Please don't misunderstand me by inferring that I think pop music as a whole is bad. To call out one whole genre as a lower form of art than another would be to discredit the artists who use pop music to its fullest artistic potential. But if you turn on any Top 40 pop radio station, you can immediately hear the kind of material I'm talking about: unsophisticated and hopelessly aimless pop ditties. And all too often, CCM stations echo this same method with their setlists comprised of mindless earworms that don't improve the quality of life of the listener beyond a few minutes.
Art is not a utilitarian concept, of course, but truly enjoyable art requires a significant investment of time and emotion. It means listening many times, though not necessarily in a row. It means personally applying it, empathizing with the spirit of the song's message. It means comparing the song to others like it, identifying what makes it unique and beyond the norm. It means letting the music affect you in the long run rather than compartmentalizing the listening experience to the length of the song.
This concept of enjoying music affects how I approach every album I hear, especially when reviewing something for JFH. I can't tell you how many times I have listened to an album for the first time, disliked it, but learned to love it after more listens. Given that I have to write a polished critique of the album in the near future, I have to listen to an album more than once. If I wrote my album reviews after only one self-contained listen, I wouldn't be handing out too many positive reviews, and even the positive reviews wouldn't be credible or properly representative of the music. But that's why I hesitate to give a decisive opinion so early on in the listening process. Sure, there are albums that I've enjoyed on the first listen with my attitude towards it not changing much, but they're rare. Great art grows on you.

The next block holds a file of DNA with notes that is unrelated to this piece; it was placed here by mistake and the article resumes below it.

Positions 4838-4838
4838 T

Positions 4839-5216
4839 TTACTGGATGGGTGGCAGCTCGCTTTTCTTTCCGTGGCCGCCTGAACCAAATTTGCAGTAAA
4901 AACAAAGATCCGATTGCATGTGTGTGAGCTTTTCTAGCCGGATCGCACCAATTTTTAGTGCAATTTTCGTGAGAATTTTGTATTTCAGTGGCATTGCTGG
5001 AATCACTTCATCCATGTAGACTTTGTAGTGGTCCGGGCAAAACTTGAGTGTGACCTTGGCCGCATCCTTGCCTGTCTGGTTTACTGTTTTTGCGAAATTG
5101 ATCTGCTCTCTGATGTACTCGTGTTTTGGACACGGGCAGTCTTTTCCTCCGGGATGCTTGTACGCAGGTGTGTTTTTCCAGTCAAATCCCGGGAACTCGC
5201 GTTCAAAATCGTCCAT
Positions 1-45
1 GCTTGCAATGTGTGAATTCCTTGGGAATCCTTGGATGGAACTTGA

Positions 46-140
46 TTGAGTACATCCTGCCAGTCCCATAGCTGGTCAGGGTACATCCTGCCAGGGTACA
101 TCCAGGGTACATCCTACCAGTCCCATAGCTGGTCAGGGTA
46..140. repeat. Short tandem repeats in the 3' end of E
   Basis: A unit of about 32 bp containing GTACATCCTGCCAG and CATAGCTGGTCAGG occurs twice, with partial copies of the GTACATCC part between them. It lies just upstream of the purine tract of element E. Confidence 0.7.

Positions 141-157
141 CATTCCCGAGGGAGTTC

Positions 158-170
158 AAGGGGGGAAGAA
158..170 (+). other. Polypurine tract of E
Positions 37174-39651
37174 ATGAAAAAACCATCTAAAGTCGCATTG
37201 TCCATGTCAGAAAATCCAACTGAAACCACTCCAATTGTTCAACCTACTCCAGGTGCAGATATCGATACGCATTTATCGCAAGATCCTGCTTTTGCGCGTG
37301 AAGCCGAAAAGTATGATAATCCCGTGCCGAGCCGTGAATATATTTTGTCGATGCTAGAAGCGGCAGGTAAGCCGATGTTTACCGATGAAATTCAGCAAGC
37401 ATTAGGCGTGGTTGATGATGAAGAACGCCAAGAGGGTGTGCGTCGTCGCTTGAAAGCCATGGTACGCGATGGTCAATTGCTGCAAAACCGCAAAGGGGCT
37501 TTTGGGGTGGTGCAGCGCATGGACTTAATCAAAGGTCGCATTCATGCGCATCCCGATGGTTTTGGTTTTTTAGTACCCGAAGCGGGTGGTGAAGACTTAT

Is this taking music too seriously? Taking this concept a step further, what happens if we approach people this way? There's the adage that first impressions are deceiving, and it's just as true for music as it is with people. Are first impressions important? Absolutely! We always want to present ourselves well when we meet people for the first time. But if we judged others on just those first impressions, we'd have some lopsided relationships to wrestle with. My deepest friendships are with those who I've gotten to know over time, over many occasions and seasons, not on one-time, one-way transactions. When we truly experience people, we see their many facets, and we love them for who they truly are. I'd contend that if we are interacting with music in a similar fashion, we gain a better idea of our both ourselves and the music we're listening to, giving everyone their due credit. Experiencing music isn't as complicated as experiencing people, by the way.
With all of this in mind, there are some inherent dangers attached if we change our music listening habits to this method. For some, this could be a huge lifestyle change. This refreshed concept of art as an enjoyable entity creates quite a few problems for a culture that thrives on speed and instant gratification. We want to enjoy things now! But when Christians can slow down, find beauty in the details over a span of time, and learn to love the individual parts that make up the whole, our perspective on enjoyment will change for the better. The Christian's status as an image-bearer makes this level of enjoyment possible, and if we apply this reasoning to our habits as music consumers, we can become music "enjoyers" instead.
-- Roger Gelwick, JFH staff writer